Needed but forbidden

The sage grouse, better known in Nevada as the sagehen, has been precluded from listing as an endangered species by the U.S. Fish and Wildlife Service.

The decision of “warranted but precluded” status for the bird, announced on March 5, could be reconsidered at a later time. A statement by FWS said “based on accumulated scientific data and new peer-reviewed information and analysis, the greater sage grouse warrants the protection of the Endangered Species Act but … listing the species at this time is precluded by the need to address higher priority species first.”

The sagehen is regarded as particularly threatened because it tends to inhabit areas that are likely areas for geothermal, solar and wind energy development.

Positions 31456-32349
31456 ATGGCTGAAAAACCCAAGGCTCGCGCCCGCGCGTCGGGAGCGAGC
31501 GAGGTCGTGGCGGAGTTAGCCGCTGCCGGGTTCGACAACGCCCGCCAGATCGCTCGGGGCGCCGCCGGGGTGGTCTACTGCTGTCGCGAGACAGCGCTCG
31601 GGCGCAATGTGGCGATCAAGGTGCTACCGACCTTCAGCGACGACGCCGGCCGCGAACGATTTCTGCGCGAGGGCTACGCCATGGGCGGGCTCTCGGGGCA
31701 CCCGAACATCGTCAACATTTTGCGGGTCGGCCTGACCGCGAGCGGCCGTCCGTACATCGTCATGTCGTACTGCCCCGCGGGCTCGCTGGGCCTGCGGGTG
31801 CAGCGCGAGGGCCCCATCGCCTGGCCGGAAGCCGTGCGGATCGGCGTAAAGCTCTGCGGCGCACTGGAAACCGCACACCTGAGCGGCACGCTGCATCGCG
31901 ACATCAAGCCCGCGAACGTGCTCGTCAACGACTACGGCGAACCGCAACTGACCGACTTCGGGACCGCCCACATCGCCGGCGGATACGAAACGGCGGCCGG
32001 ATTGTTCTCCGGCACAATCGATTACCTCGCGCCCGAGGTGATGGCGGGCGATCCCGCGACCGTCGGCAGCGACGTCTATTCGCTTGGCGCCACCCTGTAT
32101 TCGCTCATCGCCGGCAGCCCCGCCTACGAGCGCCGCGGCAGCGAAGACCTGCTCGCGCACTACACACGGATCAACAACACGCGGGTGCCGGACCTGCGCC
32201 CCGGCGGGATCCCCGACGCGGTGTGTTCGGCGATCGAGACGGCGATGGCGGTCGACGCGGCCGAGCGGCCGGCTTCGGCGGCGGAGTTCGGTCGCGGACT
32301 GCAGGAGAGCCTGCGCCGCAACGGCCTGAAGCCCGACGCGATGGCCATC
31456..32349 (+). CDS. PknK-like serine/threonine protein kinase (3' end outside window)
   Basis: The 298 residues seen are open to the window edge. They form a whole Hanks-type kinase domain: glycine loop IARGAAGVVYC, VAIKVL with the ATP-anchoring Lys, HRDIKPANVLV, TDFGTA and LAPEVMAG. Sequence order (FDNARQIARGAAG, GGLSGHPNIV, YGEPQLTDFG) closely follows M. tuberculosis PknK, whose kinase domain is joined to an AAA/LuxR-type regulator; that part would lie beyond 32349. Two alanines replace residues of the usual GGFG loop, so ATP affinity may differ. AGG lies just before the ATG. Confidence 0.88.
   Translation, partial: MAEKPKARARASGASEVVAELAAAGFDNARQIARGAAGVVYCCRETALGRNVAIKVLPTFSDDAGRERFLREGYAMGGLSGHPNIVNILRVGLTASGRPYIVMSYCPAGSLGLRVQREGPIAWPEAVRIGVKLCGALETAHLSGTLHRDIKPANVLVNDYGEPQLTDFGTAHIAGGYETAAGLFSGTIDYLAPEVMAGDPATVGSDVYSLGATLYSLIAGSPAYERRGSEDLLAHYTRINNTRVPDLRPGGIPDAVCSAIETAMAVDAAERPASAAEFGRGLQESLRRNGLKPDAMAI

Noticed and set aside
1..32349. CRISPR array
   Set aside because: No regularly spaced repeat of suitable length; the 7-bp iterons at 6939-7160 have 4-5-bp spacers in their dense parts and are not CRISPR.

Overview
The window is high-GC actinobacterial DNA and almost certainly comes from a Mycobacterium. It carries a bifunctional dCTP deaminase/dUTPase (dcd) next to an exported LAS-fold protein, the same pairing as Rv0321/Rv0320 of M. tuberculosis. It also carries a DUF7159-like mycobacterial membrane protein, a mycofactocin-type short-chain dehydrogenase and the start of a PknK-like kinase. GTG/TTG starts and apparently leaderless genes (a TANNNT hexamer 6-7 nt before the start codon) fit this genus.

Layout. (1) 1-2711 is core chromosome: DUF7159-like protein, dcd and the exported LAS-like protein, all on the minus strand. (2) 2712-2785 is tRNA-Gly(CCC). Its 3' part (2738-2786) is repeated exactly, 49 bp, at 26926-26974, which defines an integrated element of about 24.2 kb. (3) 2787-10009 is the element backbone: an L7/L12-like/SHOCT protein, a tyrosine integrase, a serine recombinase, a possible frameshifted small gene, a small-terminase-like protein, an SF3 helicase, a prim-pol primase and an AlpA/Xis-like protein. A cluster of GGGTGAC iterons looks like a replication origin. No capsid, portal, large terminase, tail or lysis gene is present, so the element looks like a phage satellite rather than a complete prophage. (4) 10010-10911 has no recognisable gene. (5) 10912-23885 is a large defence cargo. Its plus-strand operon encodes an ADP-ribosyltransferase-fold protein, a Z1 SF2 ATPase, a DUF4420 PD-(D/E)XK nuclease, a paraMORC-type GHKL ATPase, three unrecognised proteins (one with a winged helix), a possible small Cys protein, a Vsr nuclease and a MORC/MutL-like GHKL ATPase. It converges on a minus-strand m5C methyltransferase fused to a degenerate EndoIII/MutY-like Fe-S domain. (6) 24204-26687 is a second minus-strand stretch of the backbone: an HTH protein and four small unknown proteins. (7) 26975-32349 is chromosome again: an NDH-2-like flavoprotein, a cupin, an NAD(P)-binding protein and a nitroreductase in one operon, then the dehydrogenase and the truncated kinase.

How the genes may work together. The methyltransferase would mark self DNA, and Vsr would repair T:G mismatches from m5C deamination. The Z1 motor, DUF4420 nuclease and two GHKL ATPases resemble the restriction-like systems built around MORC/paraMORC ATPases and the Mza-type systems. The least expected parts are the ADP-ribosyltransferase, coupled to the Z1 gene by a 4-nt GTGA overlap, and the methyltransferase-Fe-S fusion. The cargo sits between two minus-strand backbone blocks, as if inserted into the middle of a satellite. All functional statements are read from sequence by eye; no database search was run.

A day before the FWS decision was announced, U.S. Sen. Harry Reid asked the U.S. Department of Agriculture to devote new resources to protection for the bird.

“We need to protect sage grouse, not only because it’s the right thing to do, but because it’s crucial for several key industries in Nevada,” Reid said in a prepared statement. “Nevada’s ranchers and farmers are essential partners in improving habitat for this important species.”

Once a dominant and plentiful species in the West, it has disappeared from five states and British Columbia. But it is still hunted in 11 states, Nevada among them.